What would you have done differently??
03-10-2020, (Subject: What would you have done differently?? ) 
Post: #136
RE: What would you have done differently??
(03-10-2020 )Lonestar10 Wrote:  that style of tote is usualy pretty strong although rust out fast working in ethanol plants we always got that style as you can stack them got one at the house for used oil.

I don't haul a lot of totes, that was only the 2nd time. First time I was hauling some type of polymer solution from GA to NJ, they told me to strap over the metal and not to worry when it bends since they all do that and if the customer didn't like it then they shouldn't have requested a flatbed! The only other totes I've hauled were empty, but still required corrosive placards.


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06-19-2020, (Subject: What would you have done differently?? ) 
Post: #137
RE: What would you have done differently??
Revive this thread again. May not be a ground breaking super load, but it was fun to secure. First time I've had a customer stack ISO (roofing insulation) on top of another skid.

The rear overhang looks like a lot, but in reality it was barely 18 inches, which is what the dunnage on the nose of my trailer takes up. Unfortunately the trailer has no storage boxes or racks so my options are limited. And I don't own the trailer, so I can't add anything to it.

   
   
   
   


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06-20-2020, (Subject: What would you have done differently?? ) 
Post: #138
RE: What would you have done differently??
(06-19-2020 )JimT Wrote:  Revive this thread again. May not be a ground breaking super load, but it was fun to secure. First time I've had a customer stack ISO (roofing insulation) on top of another skid.

The rear overhang looks like a lot, but in reality it was barely 18 inches, which is what the dunnage on the nose of my trailer takes up. Unfortunately the trailer has no storage boxes or racks so my options are limited. And I don't own the trailer, so I can't add anything to it.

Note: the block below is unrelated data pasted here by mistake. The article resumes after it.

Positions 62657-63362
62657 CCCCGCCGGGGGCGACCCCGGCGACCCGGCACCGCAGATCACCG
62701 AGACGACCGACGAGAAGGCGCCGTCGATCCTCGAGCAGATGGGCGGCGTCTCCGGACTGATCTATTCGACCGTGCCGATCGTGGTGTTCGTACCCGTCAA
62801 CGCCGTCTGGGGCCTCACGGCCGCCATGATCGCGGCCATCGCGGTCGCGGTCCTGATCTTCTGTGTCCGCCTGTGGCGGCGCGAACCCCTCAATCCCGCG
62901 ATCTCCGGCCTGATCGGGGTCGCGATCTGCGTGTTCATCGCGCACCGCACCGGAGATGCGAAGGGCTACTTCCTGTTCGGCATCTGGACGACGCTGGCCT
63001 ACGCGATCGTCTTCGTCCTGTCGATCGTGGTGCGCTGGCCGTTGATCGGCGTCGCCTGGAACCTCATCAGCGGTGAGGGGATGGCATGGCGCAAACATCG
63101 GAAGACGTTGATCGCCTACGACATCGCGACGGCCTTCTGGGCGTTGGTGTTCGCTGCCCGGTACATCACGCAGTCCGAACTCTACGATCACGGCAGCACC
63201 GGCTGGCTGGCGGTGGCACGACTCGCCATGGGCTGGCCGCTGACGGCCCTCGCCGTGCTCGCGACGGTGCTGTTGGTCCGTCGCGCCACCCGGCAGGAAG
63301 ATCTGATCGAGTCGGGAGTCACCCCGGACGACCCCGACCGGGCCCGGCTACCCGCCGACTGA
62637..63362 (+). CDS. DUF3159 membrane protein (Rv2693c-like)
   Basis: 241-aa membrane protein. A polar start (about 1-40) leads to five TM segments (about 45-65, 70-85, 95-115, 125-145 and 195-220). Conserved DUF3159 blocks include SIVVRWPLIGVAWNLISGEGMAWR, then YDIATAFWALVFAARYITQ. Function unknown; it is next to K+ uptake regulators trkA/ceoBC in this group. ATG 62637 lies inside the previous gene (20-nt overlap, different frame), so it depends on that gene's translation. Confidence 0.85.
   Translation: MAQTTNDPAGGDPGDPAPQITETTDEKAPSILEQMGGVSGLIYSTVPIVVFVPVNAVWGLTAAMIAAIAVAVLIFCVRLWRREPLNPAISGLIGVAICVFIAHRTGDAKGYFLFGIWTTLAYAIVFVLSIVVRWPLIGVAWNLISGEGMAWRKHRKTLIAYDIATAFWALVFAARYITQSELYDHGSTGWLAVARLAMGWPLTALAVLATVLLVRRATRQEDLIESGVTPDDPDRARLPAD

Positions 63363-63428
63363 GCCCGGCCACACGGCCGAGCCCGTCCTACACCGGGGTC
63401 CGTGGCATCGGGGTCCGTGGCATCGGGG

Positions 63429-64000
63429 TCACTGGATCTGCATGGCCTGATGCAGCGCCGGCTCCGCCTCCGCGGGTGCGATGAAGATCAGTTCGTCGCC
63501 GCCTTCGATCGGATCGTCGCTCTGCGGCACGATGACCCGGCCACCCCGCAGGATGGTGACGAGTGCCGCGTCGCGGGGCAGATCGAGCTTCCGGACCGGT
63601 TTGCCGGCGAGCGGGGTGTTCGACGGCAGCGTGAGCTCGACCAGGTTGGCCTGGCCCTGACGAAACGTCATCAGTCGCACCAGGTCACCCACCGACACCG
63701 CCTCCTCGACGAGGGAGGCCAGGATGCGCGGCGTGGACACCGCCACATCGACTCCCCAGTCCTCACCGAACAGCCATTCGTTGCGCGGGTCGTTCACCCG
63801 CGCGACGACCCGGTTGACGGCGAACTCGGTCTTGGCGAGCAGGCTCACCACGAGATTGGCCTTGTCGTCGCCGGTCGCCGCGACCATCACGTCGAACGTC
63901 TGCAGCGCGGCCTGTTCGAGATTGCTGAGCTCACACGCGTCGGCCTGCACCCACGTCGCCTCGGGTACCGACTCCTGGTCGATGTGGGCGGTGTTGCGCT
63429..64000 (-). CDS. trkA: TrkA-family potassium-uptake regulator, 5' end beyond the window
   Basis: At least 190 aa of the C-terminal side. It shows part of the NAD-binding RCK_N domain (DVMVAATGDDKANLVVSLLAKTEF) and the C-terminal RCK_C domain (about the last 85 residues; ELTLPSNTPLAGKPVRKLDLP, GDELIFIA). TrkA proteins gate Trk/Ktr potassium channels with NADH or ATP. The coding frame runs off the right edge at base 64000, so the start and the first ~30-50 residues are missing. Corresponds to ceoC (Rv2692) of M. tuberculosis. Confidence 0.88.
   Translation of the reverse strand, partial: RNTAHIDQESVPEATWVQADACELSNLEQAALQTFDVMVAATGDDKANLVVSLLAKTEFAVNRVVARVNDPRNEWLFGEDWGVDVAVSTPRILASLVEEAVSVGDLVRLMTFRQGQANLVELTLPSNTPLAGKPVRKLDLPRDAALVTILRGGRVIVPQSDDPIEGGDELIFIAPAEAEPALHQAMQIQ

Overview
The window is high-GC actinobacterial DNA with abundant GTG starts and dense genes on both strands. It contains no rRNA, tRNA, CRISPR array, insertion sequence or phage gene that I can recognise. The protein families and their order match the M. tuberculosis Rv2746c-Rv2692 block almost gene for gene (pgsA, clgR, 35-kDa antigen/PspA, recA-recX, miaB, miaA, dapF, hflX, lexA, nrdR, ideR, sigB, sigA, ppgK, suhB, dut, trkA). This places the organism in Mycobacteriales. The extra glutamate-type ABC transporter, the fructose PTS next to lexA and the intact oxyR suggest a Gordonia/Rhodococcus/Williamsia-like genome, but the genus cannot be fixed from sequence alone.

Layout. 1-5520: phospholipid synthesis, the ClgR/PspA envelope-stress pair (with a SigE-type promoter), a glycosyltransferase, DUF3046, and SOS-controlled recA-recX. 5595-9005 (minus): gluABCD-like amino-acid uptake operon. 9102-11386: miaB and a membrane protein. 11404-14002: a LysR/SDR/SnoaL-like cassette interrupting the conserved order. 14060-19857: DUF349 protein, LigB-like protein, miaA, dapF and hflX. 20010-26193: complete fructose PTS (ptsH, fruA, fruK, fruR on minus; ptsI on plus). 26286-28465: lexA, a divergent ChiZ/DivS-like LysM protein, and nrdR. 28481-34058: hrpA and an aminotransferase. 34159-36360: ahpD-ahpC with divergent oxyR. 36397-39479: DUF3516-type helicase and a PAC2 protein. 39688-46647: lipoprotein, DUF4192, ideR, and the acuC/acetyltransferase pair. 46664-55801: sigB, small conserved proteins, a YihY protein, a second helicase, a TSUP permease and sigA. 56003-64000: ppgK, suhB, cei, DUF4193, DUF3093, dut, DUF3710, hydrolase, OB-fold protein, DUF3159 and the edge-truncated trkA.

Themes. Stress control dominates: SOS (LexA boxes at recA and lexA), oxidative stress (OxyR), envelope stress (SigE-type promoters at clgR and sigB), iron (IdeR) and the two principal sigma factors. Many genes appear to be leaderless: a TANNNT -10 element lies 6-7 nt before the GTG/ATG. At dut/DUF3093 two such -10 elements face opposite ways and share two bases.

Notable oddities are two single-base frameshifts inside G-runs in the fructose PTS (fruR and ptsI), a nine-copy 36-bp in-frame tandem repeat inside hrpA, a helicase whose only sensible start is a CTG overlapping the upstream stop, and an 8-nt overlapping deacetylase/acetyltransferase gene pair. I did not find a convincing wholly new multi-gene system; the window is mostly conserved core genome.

supposed to have a red rag or flag on the overhang in the back since it sticks out further than the tail lights do.


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06-20-2020, (Subject: What would you have done differently?? ) 
Post: #139
RE: What would you have done differently??
on a 48' flat if im remembering right its 3 feet before it needs to be flagged. we haul alot of PVC pipe that overhangs front and rear along with steel power poles that are not required to be flagged unless they overhang more than the 3 feet.


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06-20-2020, (Subject: What would you have done differently?? ) 
Post: #140
RE: What would you have done differently??
Every single state has different rules/laws on flags and strobes for overhang. I always go with dress it for success everywhere you go. Put a flag/strobe on it and then you won't get caught off guard.

As far as that dunnage, have you looked under the trailer for mounting things too? I have all my dunnage secured in between my frame rails under the trailer. Along with various other tarps and and stuff. I used to slide it through the dolly leg supports too.
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06-21-2020, (Subject: What would you have done differently?? ) 
Post: #141
RE: What would you have done differently??
(06-20-2020 )Chamberpains Wrote:  Every single state has different rules/laws on flags and strobes for overhang. I always go with dress it for success everywhere you go. Put a flag/strobe on it and then you won't get caught off guard.

As far as that dunnage, have you looked under the trailer for mounting things too? I have all my dunnage secured in between my frame rails under the trailer. Along with various other tarps and and stuff. I used to slide it through the dolly leg supports too.
I do a lot of front and rear overhang and have been for a long time. I agree with flagging and lighting for safety and to keep the man off your back. Laws for front and rear overhang very from state to state as well as enforcement. As far as loading loads, everyone can always learn something. Here are a few pictures of some loads. The first was some 75 footers, the truck in front had 73s. The other two are the last two of a bunch of loads I took to a bridge job. The last two loads were short 30s so there were nine pieces. The first one I did like you would normally, three stacks. The last load I loaded end to end which was better overall. Not so top heavy or high and the unload crew didn't have to climb way up there. I just felt it was safer overall and would take the heat if the man stopped me.


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